Both power supply devices supply a.c. power. An RF high frequency power supply {character pullout} is made by the HUTTINGER Co. of Germany. It has a fixed frequency of 13.56 MHz and is used as the power of the inductively-coupled plasma (ICP) in the system. Another is an ENI power supply {character pullout} which is made by the ENI Co. of the U.S.A. with an adjustable frequency (50.about.230 kHz) and a maximum output power of 5 kW (800V.times.6.25A), and is used to apply a bias voltage to the substrate in the system.

Examples 1-3

Different Modification Durations

Using an inductively-coupled-plasma chemical vapor deposition (ICP CVD) to deposit a membrane on a porous alumina membrane substrate, the growth conditions for the membranes were: a total pressure of 0.05 torr, a vapor phase composition of 50% HMDSO+50% O.sub.2 (based on the partial pressure ratio), a total flow rate of 3.42.about.5.20 sccm, an RF power of 100W, and a period of one hour. The surface modification conditions were the same as the membrane growth conditions, except a negative bias voltage of 50V was applied to the substrate. After the surface modification, the substrate was baked at a high temperature furnace at a pressure of 0.007 torr and 600.degree. C. for 4 hrs, with a temperature rising rate of 2.4.degree. C./min from room temperature. Table 1 shows the gas permeances of the membranes subjected to surface modification at a bias voltage of 50V for various durations. The permeances of H.sub.2 N.sub.2 O.sub.2 at several permeation temperatures and the selectivity of H.sub.2 /N.sub.2 O.sub.2 /N2 are listed. The durations of the bias voltage were from 5 to 30 seconds.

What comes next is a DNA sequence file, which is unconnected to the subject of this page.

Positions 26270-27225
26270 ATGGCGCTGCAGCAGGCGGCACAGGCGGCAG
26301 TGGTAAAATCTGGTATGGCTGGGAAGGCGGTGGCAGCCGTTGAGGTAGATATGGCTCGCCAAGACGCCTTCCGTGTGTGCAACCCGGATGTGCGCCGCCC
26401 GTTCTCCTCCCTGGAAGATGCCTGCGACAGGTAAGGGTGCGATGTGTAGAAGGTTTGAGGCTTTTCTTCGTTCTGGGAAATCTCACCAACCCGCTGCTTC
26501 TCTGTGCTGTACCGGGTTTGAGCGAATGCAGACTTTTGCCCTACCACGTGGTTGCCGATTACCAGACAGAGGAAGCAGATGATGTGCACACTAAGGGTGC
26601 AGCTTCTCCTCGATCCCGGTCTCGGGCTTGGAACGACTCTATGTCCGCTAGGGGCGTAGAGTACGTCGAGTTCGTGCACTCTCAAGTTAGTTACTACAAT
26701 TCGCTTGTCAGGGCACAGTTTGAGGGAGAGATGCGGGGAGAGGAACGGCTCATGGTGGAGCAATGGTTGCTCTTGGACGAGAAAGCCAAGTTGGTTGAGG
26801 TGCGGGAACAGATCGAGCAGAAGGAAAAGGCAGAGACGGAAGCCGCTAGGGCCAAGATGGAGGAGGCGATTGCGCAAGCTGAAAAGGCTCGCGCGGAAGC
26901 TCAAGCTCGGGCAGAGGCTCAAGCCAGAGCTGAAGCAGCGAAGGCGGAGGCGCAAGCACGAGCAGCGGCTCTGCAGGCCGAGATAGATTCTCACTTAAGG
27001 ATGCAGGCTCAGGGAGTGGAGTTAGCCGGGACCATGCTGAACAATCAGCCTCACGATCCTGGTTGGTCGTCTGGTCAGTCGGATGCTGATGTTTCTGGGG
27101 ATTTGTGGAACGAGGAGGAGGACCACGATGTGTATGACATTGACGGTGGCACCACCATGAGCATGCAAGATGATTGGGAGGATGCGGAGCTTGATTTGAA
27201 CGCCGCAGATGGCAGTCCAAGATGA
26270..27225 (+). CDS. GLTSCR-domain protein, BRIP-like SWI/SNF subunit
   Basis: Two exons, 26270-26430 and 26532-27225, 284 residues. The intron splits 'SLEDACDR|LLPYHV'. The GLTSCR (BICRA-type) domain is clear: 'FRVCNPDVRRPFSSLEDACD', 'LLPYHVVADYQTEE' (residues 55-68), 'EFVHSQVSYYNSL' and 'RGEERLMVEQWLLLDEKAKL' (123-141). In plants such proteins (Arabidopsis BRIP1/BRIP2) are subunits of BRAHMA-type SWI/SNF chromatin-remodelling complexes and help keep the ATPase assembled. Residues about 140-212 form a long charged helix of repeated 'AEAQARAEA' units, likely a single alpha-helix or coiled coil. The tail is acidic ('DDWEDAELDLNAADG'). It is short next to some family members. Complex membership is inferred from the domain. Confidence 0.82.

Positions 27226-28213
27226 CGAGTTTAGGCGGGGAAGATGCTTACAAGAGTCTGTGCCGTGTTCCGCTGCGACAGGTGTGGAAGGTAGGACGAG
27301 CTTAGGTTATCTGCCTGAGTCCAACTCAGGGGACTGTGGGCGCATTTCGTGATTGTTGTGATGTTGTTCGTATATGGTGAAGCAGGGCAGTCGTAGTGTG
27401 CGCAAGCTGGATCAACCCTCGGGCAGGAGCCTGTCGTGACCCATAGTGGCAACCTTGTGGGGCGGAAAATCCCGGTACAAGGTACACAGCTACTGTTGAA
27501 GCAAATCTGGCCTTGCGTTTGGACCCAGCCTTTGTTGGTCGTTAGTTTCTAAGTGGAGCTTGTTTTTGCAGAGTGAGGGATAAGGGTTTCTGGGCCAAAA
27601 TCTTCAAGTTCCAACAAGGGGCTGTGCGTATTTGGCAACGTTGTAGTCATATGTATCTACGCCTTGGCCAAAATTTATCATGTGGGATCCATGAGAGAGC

TABLE 1 The dependence of gas separations on the duration of surface modifications at -50 V. Example 1 2 3 Conditions Duration (sec) 5 10 30 permeance H.sub.2 Room temp. 15.58 6.24 2.36 100.degree. C. 19.81 9.83 3.32 150.degree. C. 23.43 11.15 4.24 N.sub.2 Room temp. 0.47 0.34 0.34 100.degree. C. 0.59 0.30 0.24 150.degree. C. 0.81 0.26 0.21 O.sub.2 Room temp. 1.70 0.43 0.35 100.degree. C. 2.04 0.43 0.25 150.degree. C. 2.35 0.43 0.23 selectivity H.sub.2 /N.sub.2 Room temp. 33 19 7 100.degree. C. 34 32 14 150.degree. C. 29 43 20 O.sub.2 /N.sub.2 Room temp. 3.62 1.27 1.03 100.degree. C. 3.47 1.42 1.06 150.degree. C. 2.91 1.61 1.11 The unit of gas permeance is 10.sup.-7 mol/m.sup.2 .multidot. s .multidot. Pa.